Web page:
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I went overboard policing my kids' diets.

Forcing children to eat healthy can cause more problems. Picture: Supplied

Forcing children to eat healthy can cause more problems. Picture: Supplied

Published Jan 2, 2017

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Ten years ago, my husband became sick with an

autoimmune disease, and nutrition played a significant role in his recovery.

What did I do when he got better? 

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I became the food police, imagining that if I

could control the food he and my kids ate, I could keep us all healthy and

safe. I figured this made me a magnificent mom and wife as well; if my family

was guzzling artichokes and homemade soups and never saw candy, I deserved high

marks.

I literally threw out everything that I deemed

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unhealthy and made quinoa and kale daily diet staples. I talked about nutrition

constantly and took every meal as an opportunity to teach my kids about healthy

eating. Meals were no longer fun, they were lessons. If it isn't obvious, I

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took it way too far.

And not surprisingly, my kids suddenly became

pickier and more resistant instead of embracing all the wonderful health foods

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I was parading in front of them. When I realized what I was doing, I had to

actively re-calibrate, especially the way in which I talked about food to my

kids and the frequency with which I talked about it.

Of course it was beneficial to teach my children

about which foods help them grow and which ones should be consumed in

moderation. But making my goal at every meal to get them to eat as many healthy

foods as possible, and to cut out all the unhealthy ones, was missing the

point.

As parents, we should focus on creating independent

eaters: kids who have a healthy relationship with food, who can self-regulate

sweets and who enjoy all kinds of foods without a parent persuading them to

eat.

It took a while for me to change my ways, but I

did. I still feed my family mainly whole foods and tons of vegetables, but our brownies are no longer made with

black beans and beets; they actually have some chocolate and sugar in them. And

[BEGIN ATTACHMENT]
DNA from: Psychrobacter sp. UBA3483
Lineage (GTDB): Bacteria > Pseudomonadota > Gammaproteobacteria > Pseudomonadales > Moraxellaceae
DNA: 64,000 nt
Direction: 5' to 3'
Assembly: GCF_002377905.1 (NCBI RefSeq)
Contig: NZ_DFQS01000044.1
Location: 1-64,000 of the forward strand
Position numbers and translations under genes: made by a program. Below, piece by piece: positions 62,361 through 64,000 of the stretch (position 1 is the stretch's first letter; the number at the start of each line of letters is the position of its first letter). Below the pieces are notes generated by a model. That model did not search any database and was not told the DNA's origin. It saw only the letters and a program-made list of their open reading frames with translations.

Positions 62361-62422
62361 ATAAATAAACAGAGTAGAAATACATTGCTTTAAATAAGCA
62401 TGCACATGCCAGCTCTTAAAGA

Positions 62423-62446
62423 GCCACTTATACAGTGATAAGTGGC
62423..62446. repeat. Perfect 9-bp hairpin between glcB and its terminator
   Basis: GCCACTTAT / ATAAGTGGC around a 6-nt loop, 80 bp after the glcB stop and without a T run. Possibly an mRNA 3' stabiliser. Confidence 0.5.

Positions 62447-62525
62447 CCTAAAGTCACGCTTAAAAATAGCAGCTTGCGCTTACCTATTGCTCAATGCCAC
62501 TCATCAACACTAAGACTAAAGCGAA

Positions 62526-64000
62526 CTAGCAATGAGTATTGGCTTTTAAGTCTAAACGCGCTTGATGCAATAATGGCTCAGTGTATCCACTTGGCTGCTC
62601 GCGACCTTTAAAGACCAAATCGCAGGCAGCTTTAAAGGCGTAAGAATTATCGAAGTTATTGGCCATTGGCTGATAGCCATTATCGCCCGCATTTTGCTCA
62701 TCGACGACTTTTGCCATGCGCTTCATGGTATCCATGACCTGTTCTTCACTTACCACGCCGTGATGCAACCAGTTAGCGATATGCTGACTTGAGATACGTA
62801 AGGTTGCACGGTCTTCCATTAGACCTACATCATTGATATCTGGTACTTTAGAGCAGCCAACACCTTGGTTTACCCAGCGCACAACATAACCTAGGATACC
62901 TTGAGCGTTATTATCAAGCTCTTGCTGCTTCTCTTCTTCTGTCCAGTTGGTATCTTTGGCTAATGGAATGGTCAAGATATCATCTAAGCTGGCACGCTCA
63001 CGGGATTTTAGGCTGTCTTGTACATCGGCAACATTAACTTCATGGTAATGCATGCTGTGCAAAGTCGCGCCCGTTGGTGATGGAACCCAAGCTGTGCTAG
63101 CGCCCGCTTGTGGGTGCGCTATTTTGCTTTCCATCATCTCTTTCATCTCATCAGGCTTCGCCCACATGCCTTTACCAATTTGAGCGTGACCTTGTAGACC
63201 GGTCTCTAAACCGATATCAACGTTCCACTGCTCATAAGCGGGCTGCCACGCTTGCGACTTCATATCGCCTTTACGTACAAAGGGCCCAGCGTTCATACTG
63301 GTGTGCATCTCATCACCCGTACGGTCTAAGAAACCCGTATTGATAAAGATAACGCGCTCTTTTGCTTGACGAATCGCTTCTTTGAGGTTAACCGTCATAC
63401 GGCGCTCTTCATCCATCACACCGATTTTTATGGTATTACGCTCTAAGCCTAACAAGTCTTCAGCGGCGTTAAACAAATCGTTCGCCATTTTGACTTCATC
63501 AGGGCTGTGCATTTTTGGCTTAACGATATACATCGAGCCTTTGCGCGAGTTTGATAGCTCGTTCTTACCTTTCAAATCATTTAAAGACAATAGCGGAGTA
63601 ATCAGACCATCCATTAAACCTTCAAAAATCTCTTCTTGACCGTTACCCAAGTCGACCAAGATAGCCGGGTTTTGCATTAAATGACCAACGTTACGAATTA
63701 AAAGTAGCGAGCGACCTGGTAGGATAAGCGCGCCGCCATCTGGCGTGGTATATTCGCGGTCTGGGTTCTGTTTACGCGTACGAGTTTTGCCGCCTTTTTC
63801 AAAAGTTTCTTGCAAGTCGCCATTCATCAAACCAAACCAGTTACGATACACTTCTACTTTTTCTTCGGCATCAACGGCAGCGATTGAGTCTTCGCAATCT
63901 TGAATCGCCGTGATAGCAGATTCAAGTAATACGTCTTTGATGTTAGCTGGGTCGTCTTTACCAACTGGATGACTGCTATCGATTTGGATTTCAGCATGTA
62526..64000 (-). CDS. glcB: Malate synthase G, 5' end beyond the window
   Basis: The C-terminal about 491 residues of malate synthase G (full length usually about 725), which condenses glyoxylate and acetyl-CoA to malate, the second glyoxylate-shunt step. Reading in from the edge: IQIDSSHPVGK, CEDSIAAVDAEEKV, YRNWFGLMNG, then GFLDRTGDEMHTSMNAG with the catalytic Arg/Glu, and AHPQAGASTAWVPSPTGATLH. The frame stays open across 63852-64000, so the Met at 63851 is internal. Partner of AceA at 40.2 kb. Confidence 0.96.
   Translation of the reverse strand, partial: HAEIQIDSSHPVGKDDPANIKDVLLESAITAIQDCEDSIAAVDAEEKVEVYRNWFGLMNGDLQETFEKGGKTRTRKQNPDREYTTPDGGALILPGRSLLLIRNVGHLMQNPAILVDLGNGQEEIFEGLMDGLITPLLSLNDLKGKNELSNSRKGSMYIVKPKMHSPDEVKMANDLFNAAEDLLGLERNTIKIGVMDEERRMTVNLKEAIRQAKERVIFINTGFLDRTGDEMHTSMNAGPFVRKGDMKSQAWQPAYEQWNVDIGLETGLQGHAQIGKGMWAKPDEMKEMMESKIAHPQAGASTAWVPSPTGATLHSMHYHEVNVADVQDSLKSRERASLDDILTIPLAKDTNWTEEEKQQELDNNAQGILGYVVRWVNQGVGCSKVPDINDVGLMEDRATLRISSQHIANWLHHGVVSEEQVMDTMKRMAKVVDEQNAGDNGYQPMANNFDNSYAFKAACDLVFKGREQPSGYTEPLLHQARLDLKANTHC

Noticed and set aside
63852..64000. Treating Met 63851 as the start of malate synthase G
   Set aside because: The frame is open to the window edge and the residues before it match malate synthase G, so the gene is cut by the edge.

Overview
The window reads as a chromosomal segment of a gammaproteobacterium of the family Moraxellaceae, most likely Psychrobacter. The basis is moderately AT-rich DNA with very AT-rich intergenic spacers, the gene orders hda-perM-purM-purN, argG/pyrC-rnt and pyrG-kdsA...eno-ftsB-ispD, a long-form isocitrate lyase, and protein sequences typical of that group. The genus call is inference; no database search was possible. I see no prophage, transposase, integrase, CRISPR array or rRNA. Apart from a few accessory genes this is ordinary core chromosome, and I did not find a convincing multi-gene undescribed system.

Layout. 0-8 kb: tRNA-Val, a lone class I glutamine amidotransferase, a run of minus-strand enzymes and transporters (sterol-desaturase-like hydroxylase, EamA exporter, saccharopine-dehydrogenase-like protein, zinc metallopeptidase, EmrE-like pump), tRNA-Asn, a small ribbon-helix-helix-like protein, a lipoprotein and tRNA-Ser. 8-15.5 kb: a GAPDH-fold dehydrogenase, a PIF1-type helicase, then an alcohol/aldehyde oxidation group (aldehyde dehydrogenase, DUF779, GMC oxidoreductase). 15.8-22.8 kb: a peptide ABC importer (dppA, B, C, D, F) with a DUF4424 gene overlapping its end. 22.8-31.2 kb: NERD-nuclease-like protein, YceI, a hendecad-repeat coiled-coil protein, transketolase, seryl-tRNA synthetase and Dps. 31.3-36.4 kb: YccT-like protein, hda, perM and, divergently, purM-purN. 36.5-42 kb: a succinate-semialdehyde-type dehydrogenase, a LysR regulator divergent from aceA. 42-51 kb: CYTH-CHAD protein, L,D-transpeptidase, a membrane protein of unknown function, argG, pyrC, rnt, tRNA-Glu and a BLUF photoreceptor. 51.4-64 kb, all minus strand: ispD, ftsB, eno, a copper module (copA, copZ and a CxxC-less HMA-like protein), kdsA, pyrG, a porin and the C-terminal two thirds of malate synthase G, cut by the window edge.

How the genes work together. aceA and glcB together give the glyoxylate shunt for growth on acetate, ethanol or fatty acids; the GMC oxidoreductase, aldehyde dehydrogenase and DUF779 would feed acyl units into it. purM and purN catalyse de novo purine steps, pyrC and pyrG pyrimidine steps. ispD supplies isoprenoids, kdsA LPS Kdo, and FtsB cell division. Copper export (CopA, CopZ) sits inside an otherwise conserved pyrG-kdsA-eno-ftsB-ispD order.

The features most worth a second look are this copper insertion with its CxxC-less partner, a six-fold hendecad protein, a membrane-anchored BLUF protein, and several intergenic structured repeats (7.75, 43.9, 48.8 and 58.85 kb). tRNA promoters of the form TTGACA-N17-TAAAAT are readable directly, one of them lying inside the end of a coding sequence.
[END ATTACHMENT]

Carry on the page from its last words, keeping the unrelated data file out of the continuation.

I am not sweating it.

What happens when parents focus too much on getting

kids to eat?

Every time we talk about food while eating, whether

to encourage children to eat more vegetables, praise them for finishing a

healthy meal, or comment on the amount of sugar they are consuming, kids feel

they are being watched and judged. Kids take these comments personally; they

feel they are "bad" if they like unhealthy foods, and worry you are disappointed

that they don't like the healthy ones.

It has been shown that restricting foods makes the

controlled foods more desirable, and rewarding kids for eating healthy foods

makes them like those foods less. The message here is that too much pressure on

kids can make their eating habits worse.

Most kids inherently know how to eat without a

parent pressuring them. They also know how to stop eating when they are full.

Actively persuading kids to eat confuses their natural self-regulation. It also

complicates the parent-child dynamic, creating an unnecessary point of

conflict.

So even though I am in the business of healthy

food, and love nothing more than educating families about nutrition, I have a

New Year's resolution for parents who are guilty of adopting the food police

role:

Stop talking about food. If your child doesn't want to eat breakfast,

don't force her. If your child doesn't like broccoli, don't promise him it will

make him big and strong. Even if you are excited she ate a healthy meal, don't

cheerlead. And definitely don't entice him to eat a healthy dinner with the

prospect of dessert. 

Then follow these pieces of advice. I bet you will have a

delicious, less-pressured 2017 and your children will be eating well, all on

their own.

How former food police can reform:

-- Stop talking about nutrition, especially during

meals, unless your kids specifically ask a food question.

-- Set regular meal times.

-- Serve healthy foods for meals and snacks.

-- Model good eating habits.

-- Let your child decide whether he wants to eat

what you have prepared and how much he wants to eat.

-- Do not get emotionally invested in your child's

food intake.

-- Do not be a short-order cook, customizing meals

for picky eaters.

-- Never shame or tease your child for being picky.

-- Do not demonize food, for instance calling it

"bad," "toxic" or "junk" (all words I have used,

I'll admit).

-- Have fun at the table so meals become positive,

relaxed experiences, for both you and your kids.

 Washington Post

 

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